Archive for February, 2014

MikroTik configuration revision control with rancid  

Posted at 10:28 pm in Uncategorized

The config revision control tool rancid (Really Awesome New Cisco confIg Differ, but not at all limited to Cisco devices) has proven extremely useful. Rancid notifies you if there’s been some changes to a device, and since it’s Subversion backed it’s easy to extract full configurations in case you need it. Rancid has been supporting MikroTik devices for some time now.

Rancid exists in a lot of Linux repositories, or it could be installed from source – how to do that is documented elsewhere. After installing rancid, here’s what was needed for rancid to keep an eye on my MikroTik devices.

First I created a readonly user across all MikroTik units, intuitively named rancid. To mass create this account, I used dsh – described in an earlier article. Make sure your Linux system’s rancid user is able to log in to your devices using SSH keys and not passwords.

Next step is configuring rancid’s authentication file, ~/.cloginrc. Even though a password is required in the file, setting the identity will make rancid use key based SSH logins. Here’s my .cloginrc for reference:

add user * rancid
add password * SomeGarbledPasswordThatWon'tBeUsedAnyway
add method * ssh
add identity id_dsa

To verify that rancid may log in to the MikroTik devices, try a manual login as the rancid user:

~$ ~rancid/bin/mtlogin 10.10.0.1

You should be logged in to the device, and in the device’s log you should see

publickey accepted for user: rancid+ct

Now that the rancid user is able to log in to your units, it’s time to move on with configuring rancid. Most rancid.conf settings work out of the box, I only had to change these to convince rancid to use Debian’s standard svn repo directory. Make sure the “rancid” user or group has the necessary permissions to create a new repo. I also created a group called “devices”.

CVSROOT=/var/lib/svn/rancid; export CVSROOT
RCSSYS=svn; export RCSSYS
LIST_OF_GROUPS="devices"

After running rancid for the first time, a new repo has been created. Under ~rancid/var/ a “devices” directory has been created. In here you will find a file named “router.db”. Here you need to add your devices, like this:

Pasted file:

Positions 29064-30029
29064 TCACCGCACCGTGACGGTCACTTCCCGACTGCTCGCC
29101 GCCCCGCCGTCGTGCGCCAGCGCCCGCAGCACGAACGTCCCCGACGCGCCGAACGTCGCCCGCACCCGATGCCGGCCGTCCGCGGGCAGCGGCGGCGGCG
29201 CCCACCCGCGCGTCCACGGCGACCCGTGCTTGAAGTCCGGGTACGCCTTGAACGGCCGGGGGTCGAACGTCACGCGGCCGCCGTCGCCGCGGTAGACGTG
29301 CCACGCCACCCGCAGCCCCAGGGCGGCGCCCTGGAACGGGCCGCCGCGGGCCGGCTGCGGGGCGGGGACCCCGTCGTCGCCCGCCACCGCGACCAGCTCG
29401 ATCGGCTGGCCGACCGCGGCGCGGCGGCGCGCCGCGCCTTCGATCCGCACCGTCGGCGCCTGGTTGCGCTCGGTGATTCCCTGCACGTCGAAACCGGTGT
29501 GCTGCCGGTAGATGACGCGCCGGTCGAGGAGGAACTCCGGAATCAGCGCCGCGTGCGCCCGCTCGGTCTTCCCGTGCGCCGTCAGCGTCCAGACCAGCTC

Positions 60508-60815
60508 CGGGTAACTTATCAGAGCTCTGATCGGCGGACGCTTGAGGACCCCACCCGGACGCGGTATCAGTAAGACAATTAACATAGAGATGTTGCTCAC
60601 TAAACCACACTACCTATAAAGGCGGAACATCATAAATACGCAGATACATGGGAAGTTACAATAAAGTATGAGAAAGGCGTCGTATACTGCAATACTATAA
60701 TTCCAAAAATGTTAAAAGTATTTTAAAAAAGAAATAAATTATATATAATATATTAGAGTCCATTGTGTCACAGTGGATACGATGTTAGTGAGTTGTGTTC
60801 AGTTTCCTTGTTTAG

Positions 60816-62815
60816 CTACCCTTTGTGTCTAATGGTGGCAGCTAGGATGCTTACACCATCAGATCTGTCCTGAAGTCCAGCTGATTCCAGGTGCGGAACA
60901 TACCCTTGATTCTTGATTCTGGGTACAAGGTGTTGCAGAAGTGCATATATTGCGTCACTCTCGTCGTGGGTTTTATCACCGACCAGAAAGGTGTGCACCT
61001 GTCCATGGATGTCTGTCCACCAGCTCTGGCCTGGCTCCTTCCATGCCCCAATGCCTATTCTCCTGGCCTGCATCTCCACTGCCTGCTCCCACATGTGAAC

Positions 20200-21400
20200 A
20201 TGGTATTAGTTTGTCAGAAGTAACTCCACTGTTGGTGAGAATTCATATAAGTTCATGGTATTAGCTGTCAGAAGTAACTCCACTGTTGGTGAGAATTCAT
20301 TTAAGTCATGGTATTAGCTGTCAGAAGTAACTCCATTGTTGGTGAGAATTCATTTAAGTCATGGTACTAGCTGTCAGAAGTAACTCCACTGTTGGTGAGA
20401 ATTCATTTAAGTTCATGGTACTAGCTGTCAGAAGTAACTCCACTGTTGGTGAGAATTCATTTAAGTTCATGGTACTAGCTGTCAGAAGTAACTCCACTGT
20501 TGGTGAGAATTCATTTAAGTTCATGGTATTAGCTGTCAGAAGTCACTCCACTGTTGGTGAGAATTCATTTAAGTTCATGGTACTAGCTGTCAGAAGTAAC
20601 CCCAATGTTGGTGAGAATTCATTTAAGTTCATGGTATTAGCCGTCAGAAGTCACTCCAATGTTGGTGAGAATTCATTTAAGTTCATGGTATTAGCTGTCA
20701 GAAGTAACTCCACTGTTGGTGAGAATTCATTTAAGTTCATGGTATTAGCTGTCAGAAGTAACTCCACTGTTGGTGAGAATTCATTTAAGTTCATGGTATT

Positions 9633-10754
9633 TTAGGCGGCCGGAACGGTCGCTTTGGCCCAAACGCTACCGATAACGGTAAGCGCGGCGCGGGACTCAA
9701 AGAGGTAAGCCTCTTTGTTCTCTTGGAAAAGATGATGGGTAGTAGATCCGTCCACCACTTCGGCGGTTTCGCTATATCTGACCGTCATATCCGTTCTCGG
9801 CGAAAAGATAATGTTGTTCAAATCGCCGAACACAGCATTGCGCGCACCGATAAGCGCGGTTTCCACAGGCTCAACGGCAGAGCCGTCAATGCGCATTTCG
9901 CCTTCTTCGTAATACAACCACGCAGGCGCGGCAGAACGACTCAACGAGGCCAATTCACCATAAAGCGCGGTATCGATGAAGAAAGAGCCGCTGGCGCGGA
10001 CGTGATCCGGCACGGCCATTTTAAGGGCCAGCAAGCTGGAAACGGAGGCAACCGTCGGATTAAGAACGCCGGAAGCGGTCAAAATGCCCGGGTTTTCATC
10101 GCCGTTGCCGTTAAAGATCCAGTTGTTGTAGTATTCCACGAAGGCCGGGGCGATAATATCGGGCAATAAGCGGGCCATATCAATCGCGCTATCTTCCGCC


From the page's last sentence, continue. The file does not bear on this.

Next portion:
10.10.0.1:mikrotik:up
10.10.0.2:mikrotik:up

When all this is in place, it’s time to allow rancid to run from cron.

Written by bjorn on February 2nd, 2014

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Securely managing multiple Mikrotik units with dsh  

Posted at 9:01 pm in Uncategorized

dsh is a nice Unix/Linux tool for managing multiple systems efficiently, and I’m using it both at home and at work. In some distributions dsh has been replaced by pdsh, but no worries, pdsh is dsh compatible. Since all MikroTik devices running RouterOS might be managed over SSH, why not use dsh to manage these as well? Here’s a quick howto.

  1. Install ssh and dsh.
  2. If you don’t have one already, create an SSH DSA key pair:
    ssh-keygen -t dsa
    Do this with the Unix/Linux user account you’re managing the devices from. I strongly recommend securing the key pair with a password.
  3. Distribute the public part of the key pair (id_dsa.pub) to each MikroTik unit, using an existing account (e.g. admin). I used ncftpput for efficient distribution. The public key should now be visible in the “Files” folder on each MikroTik device.
  4. Now attach the public SSH key to a user account. I’ll use the admin account in this example. In cli, this is done with
    /user ssh-keys import public-key-file=id_dsa.pub user=admin
  5. Create a dsh group file, let’s call the group mikrotik (either /etc/dsh/group/mikrotik or ~/.dsh/group/mikrotik). Add the IP address or hostname of each MikroTik devices to this file, one unit per line. Specify the user name if required.

Sample group file:

admin@10.10.0.1
admin@10.10.0.2

You should confirm that SSH works fine with each device before expecting dsh to work. Example command:

~$ ssh admin@10.10.0.1

When this works fine, you’re now ready to mass manage your MikroTik devices. A few useful commands are shown below.

Check for and download the newest RouterOS version to all devices:

~$ dsh -g mikrotik '/system package update check-for-updates'
~$ dsh -g mikrotik '/system package update download'
~$ dsh -g mikrotik '/system package update print'

Change admin’s password (note that this will leave the new password in your user’s shell history):

~$ dsh -g mikrotik '/user set password=ThisIsTheNewPassword admin'

Check if any device needs a firmware upgrade:

~$ dsh -g mikrotik '/system routerboard print'

Add a new user:

~$ dsh -g mikrotik '/user add name=NewUser disabled=no group=full'

Written by bjorn on February 2nd, 2014

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